Local lottery legend: Bishops News Goondiwindi celebrates 100 years of winning moments
Goondiwindi’s the small Queensland town with a long name and big community spirit — and for one local business, an impressive legacy spanning almost the entirety of Australian lottery history.
On 18 May 1923, Bishops News first became a licensed lottery agent. Today, exactly a century later, they’re one of the oldest continuously operating lottery outlets in the country.
Owner Jack Bishop and his son Murray are the third and fourth generations in their family to manage the store, which has become renowned in the region as a place where anyone can feel welcome and leave with a winning smile.
To celebrate their milestone 100 years, we caught up with the Bishop family to trace their story from past to present, with plenty of winning moments in between.
The early days
When watchmaker Archie Bishop first moved from Sydney to Goondiwindi in 1911 and began his business, we doubt he could have imagined just how well Bishops News would stand the test of time.
From its humble beginnings as a newsagency and jewellery gift store, it quickly became an iconic part of the town where people could gather, connect, and exchange news and stories.
Golden Casket comes to town
In 1916, the Queensland Patriotic Fund founded the Golden Casket lottery draw to raise money for WW1 ex-servicemen and their dependents. Initially, cash prizes were not permitted by law, so caskets containing gold were offered as prizes and immediately bought back from winners for the cash value of the prize. The first draw took place in 1917 with a first prize worth 5,000 pounds. In 1920 the State Government took on the conduct of the lottery to raise funds for important public initiatives.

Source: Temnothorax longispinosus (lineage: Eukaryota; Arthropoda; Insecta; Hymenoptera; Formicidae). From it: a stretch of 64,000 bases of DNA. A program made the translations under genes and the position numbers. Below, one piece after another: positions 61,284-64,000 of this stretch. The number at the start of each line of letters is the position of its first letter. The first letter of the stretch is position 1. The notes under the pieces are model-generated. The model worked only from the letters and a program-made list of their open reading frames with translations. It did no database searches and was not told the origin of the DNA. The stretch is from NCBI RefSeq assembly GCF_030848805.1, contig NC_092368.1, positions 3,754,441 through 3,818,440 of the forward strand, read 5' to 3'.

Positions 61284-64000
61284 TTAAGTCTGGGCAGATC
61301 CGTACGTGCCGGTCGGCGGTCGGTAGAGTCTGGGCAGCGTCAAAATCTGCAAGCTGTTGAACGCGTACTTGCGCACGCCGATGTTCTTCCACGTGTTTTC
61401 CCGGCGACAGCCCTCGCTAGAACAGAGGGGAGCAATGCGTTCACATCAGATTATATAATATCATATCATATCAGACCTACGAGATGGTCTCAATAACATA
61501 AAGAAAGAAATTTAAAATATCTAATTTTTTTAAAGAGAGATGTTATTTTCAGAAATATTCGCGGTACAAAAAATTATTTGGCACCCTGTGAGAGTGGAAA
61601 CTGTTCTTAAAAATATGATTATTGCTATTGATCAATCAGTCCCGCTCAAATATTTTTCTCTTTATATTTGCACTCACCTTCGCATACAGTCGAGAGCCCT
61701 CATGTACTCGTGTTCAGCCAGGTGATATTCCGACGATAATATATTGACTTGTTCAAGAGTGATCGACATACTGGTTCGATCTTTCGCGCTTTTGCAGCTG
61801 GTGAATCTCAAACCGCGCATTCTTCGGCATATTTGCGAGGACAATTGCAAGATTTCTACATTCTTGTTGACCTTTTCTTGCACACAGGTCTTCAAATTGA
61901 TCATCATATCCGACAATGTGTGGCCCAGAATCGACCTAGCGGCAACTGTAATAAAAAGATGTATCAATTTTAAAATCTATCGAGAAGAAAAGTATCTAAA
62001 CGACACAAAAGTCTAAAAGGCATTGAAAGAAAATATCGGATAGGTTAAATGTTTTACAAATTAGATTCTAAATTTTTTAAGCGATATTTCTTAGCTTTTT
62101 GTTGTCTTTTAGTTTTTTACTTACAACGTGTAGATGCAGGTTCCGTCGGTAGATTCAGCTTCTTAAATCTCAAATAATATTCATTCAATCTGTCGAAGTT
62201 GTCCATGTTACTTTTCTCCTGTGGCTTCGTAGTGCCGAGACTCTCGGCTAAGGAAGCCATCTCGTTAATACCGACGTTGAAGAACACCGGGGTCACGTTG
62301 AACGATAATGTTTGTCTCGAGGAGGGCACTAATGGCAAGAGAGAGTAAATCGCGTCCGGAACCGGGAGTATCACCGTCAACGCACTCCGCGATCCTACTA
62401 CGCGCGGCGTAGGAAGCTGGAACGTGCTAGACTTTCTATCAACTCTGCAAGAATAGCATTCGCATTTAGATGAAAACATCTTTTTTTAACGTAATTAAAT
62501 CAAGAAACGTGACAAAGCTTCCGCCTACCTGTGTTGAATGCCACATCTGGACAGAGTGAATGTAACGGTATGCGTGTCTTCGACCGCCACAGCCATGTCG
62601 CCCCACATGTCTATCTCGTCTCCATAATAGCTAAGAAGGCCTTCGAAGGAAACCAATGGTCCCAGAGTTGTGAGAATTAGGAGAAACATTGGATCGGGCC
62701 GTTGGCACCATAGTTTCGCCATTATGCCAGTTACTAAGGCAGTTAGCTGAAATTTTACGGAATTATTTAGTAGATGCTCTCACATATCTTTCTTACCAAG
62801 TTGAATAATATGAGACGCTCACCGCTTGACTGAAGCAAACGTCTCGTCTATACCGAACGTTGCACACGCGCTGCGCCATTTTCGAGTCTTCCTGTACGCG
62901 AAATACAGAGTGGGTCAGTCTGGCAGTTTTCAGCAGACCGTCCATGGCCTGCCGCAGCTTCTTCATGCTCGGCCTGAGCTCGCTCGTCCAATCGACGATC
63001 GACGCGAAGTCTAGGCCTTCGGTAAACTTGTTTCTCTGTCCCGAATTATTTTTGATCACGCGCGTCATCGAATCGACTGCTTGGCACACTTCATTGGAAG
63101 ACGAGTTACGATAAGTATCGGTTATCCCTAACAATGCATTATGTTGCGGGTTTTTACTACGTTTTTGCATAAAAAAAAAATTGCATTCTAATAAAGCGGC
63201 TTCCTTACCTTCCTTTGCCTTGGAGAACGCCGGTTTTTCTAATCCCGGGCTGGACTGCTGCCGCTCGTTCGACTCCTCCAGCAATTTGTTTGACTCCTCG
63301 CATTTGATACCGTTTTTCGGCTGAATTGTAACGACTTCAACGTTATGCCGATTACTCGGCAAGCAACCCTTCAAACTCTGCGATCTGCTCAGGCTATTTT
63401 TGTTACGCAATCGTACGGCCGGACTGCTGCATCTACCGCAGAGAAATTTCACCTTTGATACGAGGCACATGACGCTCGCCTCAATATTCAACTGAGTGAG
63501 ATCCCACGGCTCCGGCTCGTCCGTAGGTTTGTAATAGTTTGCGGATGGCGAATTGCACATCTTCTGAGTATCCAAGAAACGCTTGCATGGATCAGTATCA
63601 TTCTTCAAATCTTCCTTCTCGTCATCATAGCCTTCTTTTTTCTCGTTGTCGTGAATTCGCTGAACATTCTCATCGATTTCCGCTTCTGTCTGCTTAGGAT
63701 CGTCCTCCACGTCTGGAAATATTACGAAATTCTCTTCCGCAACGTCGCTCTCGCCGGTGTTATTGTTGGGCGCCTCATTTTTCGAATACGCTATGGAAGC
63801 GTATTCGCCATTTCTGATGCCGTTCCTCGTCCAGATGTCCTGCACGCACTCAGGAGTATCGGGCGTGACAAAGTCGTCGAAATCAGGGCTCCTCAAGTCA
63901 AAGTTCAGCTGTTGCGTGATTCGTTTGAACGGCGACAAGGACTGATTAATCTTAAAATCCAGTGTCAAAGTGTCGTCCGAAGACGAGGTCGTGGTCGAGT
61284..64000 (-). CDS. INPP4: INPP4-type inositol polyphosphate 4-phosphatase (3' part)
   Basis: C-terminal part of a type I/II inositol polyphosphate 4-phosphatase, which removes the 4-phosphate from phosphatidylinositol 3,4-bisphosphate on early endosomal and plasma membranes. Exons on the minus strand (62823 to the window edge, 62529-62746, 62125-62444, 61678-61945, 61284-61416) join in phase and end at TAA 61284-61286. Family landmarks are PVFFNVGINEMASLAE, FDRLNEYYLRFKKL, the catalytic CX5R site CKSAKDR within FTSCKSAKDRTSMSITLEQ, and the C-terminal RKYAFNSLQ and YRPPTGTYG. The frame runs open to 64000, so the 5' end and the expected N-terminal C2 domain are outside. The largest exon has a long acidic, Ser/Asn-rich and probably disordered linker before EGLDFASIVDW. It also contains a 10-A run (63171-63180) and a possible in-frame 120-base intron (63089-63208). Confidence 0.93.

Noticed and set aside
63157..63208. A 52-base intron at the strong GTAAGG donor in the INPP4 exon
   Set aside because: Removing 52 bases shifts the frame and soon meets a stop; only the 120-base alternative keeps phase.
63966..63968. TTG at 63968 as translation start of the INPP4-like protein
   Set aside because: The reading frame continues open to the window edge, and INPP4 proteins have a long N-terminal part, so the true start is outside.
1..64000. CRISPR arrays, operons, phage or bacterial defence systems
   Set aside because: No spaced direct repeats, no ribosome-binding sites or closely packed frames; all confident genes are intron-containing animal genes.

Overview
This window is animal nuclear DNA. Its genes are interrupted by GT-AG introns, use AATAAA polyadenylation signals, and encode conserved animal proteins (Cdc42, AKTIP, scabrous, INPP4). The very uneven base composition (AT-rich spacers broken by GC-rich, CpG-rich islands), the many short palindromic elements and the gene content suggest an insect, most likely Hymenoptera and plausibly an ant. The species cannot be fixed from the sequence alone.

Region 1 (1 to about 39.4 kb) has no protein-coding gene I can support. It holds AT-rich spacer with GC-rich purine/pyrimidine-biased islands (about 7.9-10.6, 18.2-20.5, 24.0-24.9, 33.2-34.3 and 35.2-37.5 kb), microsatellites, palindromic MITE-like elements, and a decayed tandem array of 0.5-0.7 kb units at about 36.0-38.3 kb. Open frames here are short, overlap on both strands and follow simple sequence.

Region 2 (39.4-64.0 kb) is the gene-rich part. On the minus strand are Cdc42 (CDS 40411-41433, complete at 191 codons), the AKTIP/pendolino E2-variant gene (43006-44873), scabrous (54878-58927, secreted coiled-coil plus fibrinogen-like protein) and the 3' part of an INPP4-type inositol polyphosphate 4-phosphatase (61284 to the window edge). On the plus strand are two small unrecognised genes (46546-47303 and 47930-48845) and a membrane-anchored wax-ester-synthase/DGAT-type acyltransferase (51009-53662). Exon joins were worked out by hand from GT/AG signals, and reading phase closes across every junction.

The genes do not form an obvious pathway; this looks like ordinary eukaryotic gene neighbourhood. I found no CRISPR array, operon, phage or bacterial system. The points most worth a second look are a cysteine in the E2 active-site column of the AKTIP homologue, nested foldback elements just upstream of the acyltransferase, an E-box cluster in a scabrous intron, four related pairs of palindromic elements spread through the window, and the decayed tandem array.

In 1923, just six years after the very first Golden Casket draw, Bishops News became a licensed lottery agent giving Goondiwindi locals and the surrounding region greater opportunity to enter draws for the chance to win a life-changing prize.
A century of success
Across four generations, Bishops News has seen plenty of change and Jack can still recall the idiosyncrasies of running a mid-twentieth-century lottery outlet.
“Years ago, we used to write on the tickets and the butts, and you used to have to send the butts back to the city,” he said.
“Because the mail wasn’t very good in those days, we had to close Saturday Gold Lotto on a Thursday to get all the tickets back to Brisbane in time for the draw. Now, it’s all done instantly with the lottery terminal.”
While Australia’s lotteries have evolved with the introduction of new games, new technology, and new ways to play, the one thing that never changes is the excitement of a win landing in town.
“I remember when the staff at the milk bar down the road went in on a syndicate and won the division one prize,” Jack said.
“You can’t beat the thrill of helping your customers become a winner!”
More recently a young Goondiwindi woman scored a division one Saturday Gold Lotto prize, again proving that big wins do happen in small towns.
Jack Bishop's winning advice
When asked about the secret to winning the lottery, Jack’s always had the same tip for his customers.
“After all these years, people always ask me how to win the big one. My advice has never changed – you’ve got to be in it to win it. You can’t get crook at the fella that wins. If you’ve got a ticket in your hand, you’re in with a chance,” he said.
As for what he’d do if he ever scored a major prize, Jack maintains his community spirit and thinks of others first.
“I try not to think about it too much, but over the years I’ve let my mind wander. I’d definitely help out my family, make sure they’re all set up for the future, and also help charities,” he said.
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